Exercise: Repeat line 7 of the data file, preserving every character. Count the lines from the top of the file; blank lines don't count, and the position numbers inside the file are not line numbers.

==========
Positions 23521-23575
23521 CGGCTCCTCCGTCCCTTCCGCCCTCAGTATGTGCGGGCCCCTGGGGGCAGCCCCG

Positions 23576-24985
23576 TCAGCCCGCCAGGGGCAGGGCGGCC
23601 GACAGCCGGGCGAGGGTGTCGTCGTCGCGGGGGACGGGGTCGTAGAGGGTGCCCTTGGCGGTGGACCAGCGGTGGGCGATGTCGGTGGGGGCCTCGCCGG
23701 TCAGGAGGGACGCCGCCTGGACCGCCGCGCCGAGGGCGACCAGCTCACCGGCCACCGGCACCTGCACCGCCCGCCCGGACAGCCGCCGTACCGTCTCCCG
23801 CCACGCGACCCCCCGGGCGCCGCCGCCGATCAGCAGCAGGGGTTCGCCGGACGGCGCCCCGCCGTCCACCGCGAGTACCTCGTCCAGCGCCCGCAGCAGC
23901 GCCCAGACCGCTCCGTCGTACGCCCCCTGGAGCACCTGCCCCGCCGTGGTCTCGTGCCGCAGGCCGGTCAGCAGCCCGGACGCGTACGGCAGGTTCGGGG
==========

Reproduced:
23801 CCACGCGACCCCCCGGGCGCCGCCGCCGATCAGCAGCAGGGGTTCGCCGGACGGCGCCCCGCCGTCCACCGCGAGTACCTCGTCCAGCGCCCGCAGCAGC